What Is a Freelance English Teacher (and Should I Become One)?By Camille Turner
July 26, 2021
Teaching English as a freelancer is a job that offers the ultimate flexibility. You can work from anywhere in the world, put in as many or as few hours as you want, and run your own business. It’s a great option for new teachers without experience, for experienced teachers looking for extra money, or for anyone wanting to be their own boss. Let’s take a look at what being a freelance English teacher entails!
What is a freelance English teacher?
A freelance teacher is essentially someone who works for themselves rather than with a company. This includes online and in-person teachers, those who work with students one-on-one and in groups, teachers of young learners and teachers of adults, and those who have an ESL niche (exam prep, Business English, etc.).
Unlike freelancers, teachers who work with a company have a more structured work environment and do not set their own pay rate, market themselves to students, and handle other logistics. Freelance teachers, on the other hand, have the freedom to decide when they work, how much they earn, and which students they work with.
For more info on the differences between working with ESL companies and freelancing, read this next: Should I Work With a Company or for Myself?
Types of freelance English teachers
Freelance teachers who use a marketplace
An ESL marketplace, like italki, Hallo, or Preply, essentially acts as a “middleman,” allowing you to advertise yourself on their platform to the students they’ve recruited. Working via a marketplace falls somewhere in between running your own business and working with an ESL company, as you’ll be in charge of your schedule and rates but won’t have to handle things like payment and student recruitment.
What does teaching with a marketplace look like?
Freelance teacher Suchismita, who lives in Paris, offers this advice for teachers thinking of using a marketplace:
“To attract students, you need to make an interesting self-introduction video and mention your teaching skills, methodology, and strategies on your profile page. I’ve gotten students who got in touch with me through the Preply platform after they saw my video. So, making a good video and updating your skills is a must.”
Freelance teachers with their own businesses
Your other choice is to start your own business as a freelance English tutor. You’ll need to choose which teaching platform you’re going to use, create a website to market your services, and develop a curriculum from scratch.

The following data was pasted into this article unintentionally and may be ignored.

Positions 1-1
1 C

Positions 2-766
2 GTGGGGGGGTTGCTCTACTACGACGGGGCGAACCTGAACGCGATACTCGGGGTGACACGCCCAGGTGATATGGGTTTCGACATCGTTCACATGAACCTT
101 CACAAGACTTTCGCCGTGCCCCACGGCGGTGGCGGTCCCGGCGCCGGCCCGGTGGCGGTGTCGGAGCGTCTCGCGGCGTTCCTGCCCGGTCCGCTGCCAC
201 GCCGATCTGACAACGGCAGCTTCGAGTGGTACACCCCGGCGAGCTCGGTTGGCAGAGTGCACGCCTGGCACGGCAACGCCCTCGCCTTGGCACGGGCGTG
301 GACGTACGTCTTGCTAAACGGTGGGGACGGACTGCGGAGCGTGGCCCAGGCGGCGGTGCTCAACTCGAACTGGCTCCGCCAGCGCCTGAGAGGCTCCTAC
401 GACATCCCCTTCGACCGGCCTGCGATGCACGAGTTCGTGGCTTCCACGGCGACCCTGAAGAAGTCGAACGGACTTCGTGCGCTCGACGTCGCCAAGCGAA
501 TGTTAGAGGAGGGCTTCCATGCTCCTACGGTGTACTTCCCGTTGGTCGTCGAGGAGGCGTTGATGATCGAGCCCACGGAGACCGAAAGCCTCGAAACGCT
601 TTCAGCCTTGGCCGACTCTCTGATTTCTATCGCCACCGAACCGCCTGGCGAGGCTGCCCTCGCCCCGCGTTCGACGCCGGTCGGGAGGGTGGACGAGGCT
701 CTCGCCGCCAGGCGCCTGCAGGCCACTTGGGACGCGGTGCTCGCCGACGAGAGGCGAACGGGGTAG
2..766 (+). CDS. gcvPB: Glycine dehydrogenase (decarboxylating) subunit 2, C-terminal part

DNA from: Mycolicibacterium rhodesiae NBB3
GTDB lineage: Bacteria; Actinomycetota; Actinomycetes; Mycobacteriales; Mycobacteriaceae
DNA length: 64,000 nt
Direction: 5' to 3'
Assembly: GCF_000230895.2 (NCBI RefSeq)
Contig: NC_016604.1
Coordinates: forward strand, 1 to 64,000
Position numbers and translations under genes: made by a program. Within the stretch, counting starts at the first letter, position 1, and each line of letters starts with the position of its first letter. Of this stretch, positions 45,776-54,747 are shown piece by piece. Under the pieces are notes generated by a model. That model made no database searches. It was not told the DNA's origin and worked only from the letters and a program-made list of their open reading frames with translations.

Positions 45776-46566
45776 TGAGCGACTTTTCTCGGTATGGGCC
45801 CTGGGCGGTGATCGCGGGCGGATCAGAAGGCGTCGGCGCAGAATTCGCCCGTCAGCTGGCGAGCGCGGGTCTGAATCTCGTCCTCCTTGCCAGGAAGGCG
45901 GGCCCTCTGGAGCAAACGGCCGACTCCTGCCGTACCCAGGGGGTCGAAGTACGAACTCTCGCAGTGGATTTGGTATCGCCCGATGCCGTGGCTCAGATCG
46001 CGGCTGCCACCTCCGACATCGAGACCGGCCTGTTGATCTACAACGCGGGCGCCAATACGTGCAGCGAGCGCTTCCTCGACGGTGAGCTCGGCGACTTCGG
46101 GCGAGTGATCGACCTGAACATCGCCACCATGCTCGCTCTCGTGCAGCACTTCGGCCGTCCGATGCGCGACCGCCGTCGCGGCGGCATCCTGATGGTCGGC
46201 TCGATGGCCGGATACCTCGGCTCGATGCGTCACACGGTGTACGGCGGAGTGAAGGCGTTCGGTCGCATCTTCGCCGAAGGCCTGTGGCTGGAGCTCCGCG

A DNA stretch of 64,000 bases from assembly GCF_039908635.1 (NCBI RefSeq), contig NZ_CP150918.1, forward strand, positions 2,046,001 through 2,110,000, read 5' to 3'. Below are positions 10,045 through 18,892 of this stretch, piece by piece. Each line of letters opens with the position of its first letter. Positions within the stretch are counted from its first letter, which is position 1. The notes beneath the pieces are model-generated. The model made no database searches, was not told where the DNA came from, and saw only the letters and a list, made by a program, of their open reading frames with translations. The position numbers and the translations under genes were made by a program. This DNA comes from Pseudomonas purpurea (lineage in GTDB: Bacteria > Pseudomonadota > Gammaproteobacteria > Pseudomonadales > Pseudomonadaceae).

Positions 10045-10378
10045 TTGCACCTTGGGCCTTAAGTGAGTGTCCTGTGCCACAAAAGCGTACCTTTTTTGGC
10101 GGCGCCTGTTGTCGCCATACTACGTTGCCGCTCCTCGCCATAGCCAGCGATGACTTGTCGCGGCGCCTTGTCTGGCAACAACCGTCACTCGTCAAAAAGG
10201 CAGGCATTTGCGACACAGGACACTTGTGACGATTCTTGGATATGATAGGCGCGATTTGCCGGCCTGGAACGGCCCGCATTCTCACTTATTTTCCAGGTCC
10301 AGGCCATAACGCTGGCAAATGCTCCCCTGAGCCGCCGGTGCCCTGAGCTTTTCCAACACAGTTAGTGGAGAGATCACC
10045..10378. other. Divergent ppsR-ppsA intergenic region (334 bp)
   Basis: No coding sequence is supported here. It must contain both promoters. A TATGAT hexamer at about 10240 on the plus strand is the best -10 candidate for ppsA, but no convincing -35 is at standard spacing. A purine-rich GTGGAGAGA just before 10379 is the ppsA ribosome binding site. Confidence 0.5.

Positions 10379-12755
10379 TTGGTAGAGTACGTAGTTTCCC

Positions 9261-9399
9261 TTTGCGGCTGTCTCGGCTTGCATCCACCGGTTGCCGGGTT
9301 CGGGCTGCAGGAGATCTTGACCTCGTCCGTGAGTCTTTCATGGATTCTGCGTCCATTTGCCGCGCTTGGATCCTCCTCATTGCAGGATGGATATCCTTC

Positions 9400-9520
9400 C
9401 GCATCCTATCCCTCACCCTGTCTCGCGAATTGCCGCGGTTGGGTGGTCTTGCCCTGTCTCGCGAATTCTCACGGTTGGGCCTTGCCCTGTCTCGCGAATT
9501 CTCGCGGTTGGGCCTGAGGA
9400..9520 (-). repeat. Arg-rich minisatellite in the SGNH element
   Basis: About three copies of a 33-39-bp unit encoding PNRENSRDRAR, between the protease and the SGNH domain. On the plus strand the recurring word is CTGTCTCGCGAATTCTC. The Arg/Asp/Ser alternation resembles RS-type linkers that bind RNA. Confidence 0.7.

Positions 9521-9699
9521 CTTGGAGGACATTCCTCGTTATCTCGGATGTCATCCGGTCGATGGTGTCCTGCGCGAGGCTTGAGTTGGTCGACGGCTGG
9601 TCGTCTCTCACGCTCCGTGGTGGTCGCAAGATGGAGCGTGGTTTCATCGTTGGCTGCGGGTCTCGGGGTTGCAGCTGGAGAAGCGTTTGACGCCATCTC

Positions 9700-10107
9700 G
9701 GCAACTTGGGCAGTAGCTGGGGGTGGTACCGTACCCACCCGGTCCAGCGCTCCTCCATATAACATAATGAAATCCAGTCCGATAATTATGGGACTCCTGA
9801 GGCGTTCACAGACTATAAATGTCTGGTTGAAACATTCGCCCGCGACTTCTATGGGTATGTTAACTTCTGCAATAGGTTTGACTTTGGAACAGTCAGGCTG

What does running your own ESL business look like?
“What I’d like to highlight about promoting your work online is that it’s a never-ending job. One needs to be persistent because results don’t come overnight. Sometimes you feel like you’re going nowhere, but then you get this one reply saying, ‘Thank you for your post,’ and it’s all worth it. Putting ourselves in a position where we always have something to learn allows us to be better and more reliable teachers.”
If you’re willing to put in the effort and time to find your own students and do some marketing, the reward is well worth it. You can learn the business and marketing skills needed to launch your own English tutoring business in Bridge’s Specialized Course: Teaching English Online as a Freelancer.
Freelance TEFL teachers might expand into doing other things, like creating materials for teachers, speaking at TEFL/TESOL conferences, or running a helpful YouTube channel for ESL instructors. Many freelancers take on new projects and wear many hats since they are in charge of how their time is spent. The great thing about being a freelance ESL teacher is that the sky’s the limit!
Profile of a freelance English teacher
Krzl Nuñes is a freelance online English teacher from the Philippines who lives in Chile. When she first moved to Chile, she worked in various language centers, but when her students began recommending her to their friends and family, she was able to switch to freelancing. When the pandemic began, she transitioned to freelance teaching English online, and she currently teaches General English, Business English, and IELTS exam prep.
She offers this advice to prospective freelance language teachers:
“Being a freelancer is about being patient and confident in your skills. There may be days when you doubt yourself, especially when it comes to your ability to attract and retain students. If this ever happens, it’s important to remember that you’re a great teacher and that you have a lot to offer – especially if you know that you’ve taken courses in teaching. Even if you don’t have prior experience, you just have to be confident.
Obviously, you also have to work hard because if your students see that you’re really making an effort and that you’re doing a good job, there is a big chance that they will recommend you to their circle of friends or their family members.
Finally, it’s also very important to be organized because, as a freelance English teacher, you may become a jack-of-all-trades. You have to manage your own schedule, coordinate with students, and do a lot of things. Even though you have a flexible schedule, it’s still important to be organized with your time, money, and everything related to your business.”